Poor sanitation, lack of clean water and poor hygiene have led to the increase in cholera and diarrhoea in the African continent. In 2011, a total 589 854 cases of cholera were reported to the World Health Organisation by 58 countries from all continents and 32% them were reported from Africa. Last year, 62 people died in Sierra Leone in less than a month due to a cholera outbreak.

Read Post  How many destinations does african travel inc travel to

Diarrhoea, on the other hand, accounts for 2.2 millions deaths world with 7.78 % of them occurring in Africa. Most the people that deaths from these conditions are caused by dehydration. (For more statistics, visit the World Health Organisation website)

Based on the statistics, it is highly advisable to bring oral rehydration salts. These rehydration salts help replace lost electrocytes, sodium, glucose and potassium that people lose when they suffer from cholera or diarrhea. Oral rehydration salts sachets or tablets are available over the counter or through prescription. (Read: How to prevent traveller’s diarrhoea)

Also: they’re a great help if you find yourself grossly hungover after too much local beer.

9. Laxatives

laxatives-medication-to-pack-travelling-africa-6

Look, it’s better to have laxatives and not need them.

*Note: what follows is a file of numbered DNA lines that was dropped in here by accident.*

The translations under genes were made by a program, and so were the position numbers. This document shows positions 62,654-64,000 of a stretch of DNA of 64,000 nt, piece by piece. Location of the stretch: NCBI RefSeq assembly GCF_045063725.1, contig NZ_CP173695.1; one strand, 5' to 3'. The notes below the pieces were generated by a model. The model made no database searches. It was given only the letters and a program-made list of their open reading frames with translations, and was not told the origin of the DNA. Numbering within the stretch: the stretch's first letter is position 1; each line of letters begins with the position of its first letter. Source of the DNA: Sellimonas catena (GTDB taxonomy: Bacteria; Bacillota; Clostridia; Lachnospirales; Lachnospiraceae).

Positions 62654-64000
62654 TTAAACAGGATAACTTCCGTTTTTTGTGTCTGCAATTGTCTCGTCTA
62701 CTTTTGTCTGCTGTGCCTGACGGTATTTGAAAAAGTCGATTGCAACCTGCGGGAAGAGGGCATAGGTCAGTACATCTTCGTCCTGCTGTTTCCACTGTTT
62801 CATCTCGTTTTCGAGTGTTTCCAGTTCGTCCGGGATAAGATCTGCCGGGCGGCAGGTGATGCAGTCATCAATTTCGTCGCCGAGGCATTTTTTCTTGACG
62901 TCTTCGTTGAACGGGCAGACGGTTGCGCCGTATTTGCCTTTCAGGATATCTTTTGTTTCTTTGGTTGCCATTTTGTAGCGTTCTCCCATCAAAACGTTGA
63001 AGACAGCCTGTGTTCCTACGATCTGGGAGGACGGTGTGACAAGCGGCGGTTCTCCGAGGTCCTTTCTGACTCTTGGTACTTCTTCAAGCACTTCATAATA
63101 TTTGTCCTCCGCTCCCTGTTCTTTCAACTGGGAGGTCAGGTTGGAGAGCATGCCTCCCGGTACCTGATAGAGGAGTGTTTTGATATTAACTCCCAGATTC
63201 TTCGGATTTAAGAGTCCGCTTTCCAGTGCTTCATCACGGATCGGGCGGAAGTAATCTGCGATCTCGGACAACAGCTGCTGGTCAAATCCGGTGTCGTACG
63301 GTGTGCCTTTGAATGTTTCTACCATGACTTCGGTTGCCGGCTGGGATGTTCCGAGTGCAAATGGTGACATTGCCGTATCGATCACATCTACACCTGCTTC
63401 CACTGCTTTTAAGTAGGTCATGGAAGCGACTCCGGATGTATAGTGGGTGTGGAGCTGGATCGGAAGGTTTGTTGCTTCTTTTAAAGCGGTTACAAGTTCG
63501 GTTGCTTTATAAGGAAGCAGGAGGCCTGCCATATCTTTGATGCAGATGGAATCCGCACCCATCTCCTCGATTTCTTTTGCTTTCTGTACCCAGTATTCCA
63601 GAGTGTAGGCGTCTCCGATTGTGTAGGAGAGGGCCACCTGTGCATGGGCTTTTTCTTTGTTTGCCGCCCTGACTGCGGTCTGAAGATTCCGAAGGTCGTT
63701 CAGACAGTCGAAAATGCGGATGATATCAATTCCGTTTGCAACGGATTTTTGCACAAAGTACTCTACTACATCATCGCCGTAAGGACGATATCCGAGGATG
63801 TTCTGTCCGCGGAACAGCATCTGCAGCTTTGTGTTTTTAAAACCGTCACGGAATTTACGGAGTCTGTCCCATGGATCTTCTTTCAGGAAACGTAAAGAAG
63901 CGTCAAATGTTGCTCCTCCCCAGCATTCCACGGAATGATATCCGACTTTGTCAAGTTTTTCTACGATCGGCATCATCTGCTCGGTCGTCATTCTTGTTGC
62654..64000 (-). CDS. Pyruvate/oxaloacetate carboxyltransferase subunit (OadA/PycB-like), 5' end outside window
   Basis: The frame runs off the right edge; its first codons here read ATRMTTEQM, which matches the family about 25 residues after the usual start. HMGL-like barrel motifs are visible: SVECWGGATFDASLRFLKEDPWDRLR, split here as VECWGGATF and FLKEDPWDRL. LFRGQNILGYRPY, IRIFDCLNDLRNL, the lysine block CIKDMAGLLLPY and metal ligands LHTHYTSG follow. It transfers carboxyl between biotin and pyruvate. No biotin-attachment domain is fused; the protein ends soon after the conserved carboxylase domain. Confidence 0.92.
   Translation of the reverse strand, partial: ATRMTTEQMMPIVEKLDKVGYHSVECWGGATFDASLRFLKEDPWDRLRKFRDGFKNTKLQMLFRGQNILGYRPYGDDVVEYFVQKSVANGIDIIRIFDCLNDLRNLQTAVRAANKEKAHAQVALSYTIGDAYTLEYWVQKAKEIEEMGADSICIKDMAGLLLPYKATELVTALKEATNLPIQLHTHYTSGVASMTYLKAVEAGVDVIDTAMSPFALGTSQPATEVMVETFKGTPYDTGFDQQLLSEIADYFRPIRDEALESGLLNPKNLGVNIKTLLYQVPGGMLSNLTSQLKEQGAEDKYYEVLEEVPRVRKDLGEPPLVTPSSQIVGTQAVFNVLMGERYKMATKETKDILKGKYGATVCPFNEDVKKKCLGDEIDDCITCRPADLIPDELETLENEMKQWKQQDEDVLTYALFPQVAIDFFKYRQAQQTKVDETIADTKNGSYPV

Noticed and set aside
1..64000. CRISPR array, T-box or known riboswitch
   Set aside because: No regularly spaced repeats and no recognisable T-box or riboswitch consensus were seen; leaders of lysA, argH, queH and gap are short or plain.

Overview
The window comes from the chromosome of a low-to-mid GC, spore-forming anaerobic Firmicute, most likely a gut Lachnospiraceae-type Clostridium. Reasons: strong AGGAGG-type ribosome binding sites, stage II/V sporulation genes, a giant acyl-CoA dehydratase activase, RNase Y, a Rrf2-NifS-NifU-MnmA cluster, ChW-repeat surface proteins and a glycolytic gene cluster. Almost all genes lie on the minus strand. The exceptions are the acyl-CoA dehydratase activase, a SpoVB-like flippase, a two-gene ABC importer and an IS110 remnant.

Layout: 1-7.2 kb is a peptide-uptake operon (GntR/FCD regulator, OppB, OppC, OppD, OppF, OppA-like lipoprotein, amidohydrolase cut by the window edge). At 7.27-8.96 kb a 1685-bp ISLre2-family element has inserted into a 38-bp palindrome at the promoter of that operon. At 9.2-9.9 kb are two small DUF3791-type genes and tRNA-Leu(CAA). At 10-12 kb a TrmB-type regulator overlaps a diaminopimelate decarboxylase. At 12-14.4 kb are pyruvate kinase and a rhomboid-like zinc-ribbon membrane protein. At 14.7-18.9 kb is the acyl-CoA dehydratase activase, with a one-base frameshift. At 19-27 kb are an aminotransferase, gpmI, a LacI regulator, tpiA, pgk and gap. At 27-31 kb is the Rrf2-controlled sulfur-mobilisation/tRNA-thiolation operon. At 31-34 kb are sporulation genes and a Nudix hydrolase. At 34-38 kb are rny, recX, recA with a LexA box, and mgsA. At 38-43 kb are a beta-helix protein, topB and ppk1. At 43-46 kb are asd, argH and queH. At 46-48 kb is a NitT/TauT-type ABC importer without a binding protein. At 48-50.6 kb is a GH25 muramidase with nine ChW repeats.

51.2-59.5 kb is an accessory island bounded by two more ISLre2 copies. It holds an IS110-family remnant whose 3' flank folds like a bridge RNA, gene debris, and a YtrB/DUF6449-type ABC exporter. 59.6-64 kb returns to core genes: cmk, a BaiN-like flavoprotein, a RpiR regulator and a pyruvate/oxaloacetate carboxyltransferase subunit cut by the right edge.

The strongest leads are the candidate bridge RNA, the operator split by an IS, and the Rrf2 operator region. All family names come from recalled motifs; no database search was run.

You might want to taste new food or simply eat food on the go while travelling in the African continent. Some of the food might cause constipation or irritation in your belly. That is where laxatives come in and cleanse your system. Yeah, it’s not glamorous, but much better than needing them and not having anything, right? Whether in liquid, capsules or as pills, most laxatives can be purchased over the over the counter.

10. Mild Sedatives

melatonin-sedatives-medication-travelling-africa-7

Melatonin (mild sedative) helps combat jetlag and sleeplessness.

Tsetse flies, mosquitos and high temperatures are some causes of sleeping problems in Africa. To help ensure undisturbed sleeping patterns, it is important to pack mild sedatives. Although sedatives like Melatonin are available over the counter, it is important to consult a health practitioner before taking them. (Read How to avoid jetlag )

11. Sun protection

sun-protection-medication-pack-travelling-africa-9

Protect your skin from the African sun with something like this.

To prevent the scorching African heat from damaging your skin, its important to carry sun protection (sunscreen) with a high sun protection factor. In South Africa, the recommended sun protection factor (SPF) is 15 and above.

12. Rabies immune globulin

human-rabies-Immunoglobulin-medication-travel-africa -10

Rabies immune globulin prevents the virus from spreading in a victim’s body.